It May Bear Fruit in the Future

lord-jesusAwhile back , the angel asked me to write on the Gospels on Sundays. With Love and gratitude, here is the Gospel of Luke 13:1-9; with a loving and also an angel guided message behind it.


Some people told Jesus about the Galileans

whose blood Pilate had mingled with the blood of their sacrifices.

Jesus said to them in reply,

“Do you think that because these Galileans suffered in this way

they were greater sinners than all other Galileans?

By no means!

But I tell you, if you do not repent,

you will all perish as they did!

Or those eighteen people who were killed

when the tower at Siloam fell on them—

do you think they were more guilty

than everyone else who lived in Jerusalem?

By no means!

But I tell you, if you do not repent,

you will all perish as they did!”


And he told them this parable:

“There once was a person who had a fig tree planted in his orchard,

and when he came in search of fruit on it but found none,

he said to the gardener,

‘For three years now I have come in search of fruit on this fig tree

but have found none.

So cut it down.

Why should it exhaust the soil?’

He said to him in reply,

‘Sir, leave it for this year also,

and I shall cultivate the ground around it and fertilize it;

it may bear fruit in the future.

If not you can cut it down.’”




In the past, people believed that if someone suffered and ill fate, that the cause was that they had sinned, or that God was punishing them.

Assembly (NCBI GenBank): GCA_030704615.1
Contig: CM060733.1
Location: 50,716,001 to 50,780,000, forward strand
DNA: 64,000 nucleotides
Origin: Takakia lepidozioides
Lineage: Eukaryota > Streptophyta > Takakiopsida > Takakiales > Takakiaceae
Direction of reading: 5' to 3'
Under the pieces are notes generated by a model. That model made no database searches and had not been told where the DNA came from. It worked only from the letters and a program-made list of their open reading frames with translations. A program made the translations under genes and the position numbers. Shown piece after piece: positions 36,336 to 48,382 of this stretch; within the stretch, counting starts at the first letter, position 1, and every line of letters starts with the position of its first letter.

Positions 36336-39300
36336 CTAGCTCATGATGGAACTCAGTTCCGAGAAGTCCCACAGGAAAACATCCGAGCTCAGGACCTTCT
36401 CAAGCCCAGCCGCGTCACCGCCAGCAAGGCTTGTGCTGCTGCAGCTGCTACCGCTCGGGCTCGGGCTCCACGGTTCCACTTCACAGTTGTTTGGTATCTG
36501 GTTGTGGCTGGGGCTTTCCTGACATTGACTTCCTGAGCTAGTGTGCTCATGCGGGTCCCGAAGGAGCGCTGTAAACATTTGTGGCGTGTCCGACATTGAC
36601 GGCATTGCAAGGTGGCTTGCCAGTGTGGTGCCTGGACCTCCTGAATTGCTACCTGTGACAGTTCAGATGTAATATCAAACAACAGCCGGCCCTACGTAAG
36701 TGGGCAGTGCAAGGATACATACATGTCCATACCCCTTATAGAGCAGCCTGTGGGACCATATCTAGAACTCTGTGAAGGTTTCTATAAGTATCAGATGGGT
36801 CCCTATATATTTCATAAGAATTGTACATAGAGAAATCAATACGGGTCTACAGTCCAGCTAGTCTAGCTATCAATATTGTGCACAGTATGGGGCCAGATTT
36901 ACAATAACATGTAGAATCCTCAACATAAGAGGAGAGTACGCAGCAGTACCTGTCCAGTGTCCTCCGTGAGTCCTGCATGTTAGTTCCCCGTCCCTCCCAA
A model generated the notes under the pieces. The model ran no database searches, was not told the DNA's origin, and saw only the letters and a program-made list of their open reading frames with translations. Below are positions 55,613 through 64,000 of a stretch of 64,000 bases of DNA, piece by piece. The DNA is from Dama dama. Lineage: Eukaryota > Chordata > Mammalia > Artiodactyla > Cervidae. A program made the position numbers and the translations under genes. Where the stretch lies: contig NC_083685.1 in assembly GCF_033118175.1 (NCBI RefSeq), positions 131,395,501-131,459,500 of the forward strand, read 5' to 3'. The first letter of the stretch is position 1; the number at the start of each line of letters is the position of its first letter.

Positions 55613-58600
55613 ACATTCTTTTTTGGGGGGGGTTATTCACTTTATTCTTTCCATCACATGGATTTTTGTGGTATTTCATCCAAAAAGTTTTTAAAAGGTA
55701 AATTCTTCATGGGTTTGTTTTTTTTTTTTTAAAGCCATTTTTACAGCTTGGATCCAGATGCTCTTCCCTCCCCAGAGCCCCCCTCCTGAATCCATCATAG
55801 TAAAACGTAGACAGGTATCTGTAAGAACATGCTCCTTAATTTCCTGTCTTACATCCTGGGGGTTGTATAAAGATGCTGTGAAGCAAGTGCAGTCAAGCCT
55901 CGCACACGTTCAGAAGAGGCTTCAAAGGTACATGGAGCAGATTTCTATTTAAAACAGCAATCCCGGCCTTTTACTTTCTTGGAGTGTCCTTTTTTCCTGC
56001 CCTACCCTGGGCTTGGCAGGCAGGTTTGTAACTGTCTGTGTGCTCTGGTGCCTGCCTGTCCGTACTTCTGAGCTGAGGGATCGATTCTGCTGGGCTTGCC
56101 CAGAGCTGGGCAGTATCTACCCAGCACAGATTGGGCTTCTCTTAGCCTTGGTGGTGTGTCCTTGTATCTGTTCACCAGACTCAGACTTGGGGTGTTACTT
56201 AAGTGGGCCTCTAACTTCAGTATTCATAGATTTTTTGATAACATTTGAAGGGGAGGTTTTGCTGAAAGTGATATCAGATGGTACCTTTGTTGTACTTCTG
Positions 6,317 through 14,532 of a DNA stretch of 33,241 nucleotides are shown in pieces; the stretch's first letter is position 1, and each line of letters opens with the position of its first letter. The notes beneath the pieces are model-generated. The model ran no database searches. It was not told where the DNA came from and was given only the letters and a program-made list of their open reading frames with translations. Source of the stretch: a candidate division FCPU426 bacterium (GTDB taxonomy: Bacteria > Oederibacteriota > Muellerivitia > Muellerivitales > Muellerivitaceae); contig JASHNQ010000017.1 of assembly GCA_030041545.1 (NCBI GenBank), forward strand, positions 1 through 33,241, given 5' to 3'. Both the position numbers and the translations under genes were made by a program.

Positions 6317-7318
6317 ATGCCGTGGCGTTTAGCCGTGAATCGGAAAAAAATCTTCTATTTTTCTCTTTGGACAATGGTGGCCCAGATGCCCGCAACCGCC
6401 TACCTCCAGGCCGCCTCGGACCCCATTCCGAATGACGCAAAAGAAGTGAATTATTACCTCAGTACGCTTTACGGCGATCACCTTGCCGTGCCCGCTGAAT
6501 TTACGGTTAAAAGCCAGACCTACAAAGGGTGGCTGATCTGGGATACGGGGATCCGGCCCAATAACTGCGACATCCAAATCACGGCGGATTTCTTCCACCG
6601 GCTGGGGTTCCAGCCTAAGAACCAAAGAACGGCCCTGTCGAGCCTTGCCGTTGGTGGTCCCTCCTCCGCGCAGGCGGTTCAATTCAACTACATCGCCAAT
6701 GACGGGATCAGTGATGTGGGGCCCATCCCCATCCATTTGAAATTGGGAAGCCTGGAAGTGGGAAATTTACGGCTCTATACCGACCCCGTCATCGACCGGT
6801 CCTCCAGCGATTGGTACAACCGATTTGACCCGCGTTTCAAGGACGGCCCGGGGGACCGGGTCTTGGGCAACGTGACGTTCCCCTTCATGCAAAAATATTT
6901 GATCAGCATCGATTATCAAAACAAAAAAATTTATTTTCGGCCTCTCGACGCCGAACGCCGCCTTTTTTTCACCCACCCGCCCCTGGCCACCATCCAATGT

Here, Jesus is asserting two truths: those who suffer have  not necessarily sinned, but those who sin, will eventually reap what they have sown. In the first century, it was common to believe that misfortune was a sign of God’s disfavor. Jesus disputes this false notion.


If we want to be right with God, now is the time and the hour to do so. Twice Jesus sets the condition, ” If you do not repent.” God never tires of forgiving, but as Pope Francis reminds us, we tire of asking for forgiveness. When we fail to repent, then the consequences of our free choices fall upon us. Jesus even uses a parable to illustrate the point. In the parable, God is both the landowner and the gardener who asks for more time. The owner does not want the tree to exhaust the soil  to yet another year.  “if it does not produce” , says the gardener, “you can cut it down.” Stern as it is, even that is the final caution of Divine Love that wants no one lost and nothing, not even a fruitless tree, cast into the fire. [see reference]


Every tree needs regular pruning for growth and bea. Like the gardener in the parable, we too should take care to prune away what no longer serves us; remaining focused on love for God and one another , repenting if needed for spiritual growth and favor with God- asking God for foriveness  through prayer, and through Christ his Son – who will always greet us with Mercy.


Reference: Workbook for Lectors and Gospel Readers and Proclaimers of the Word 2016




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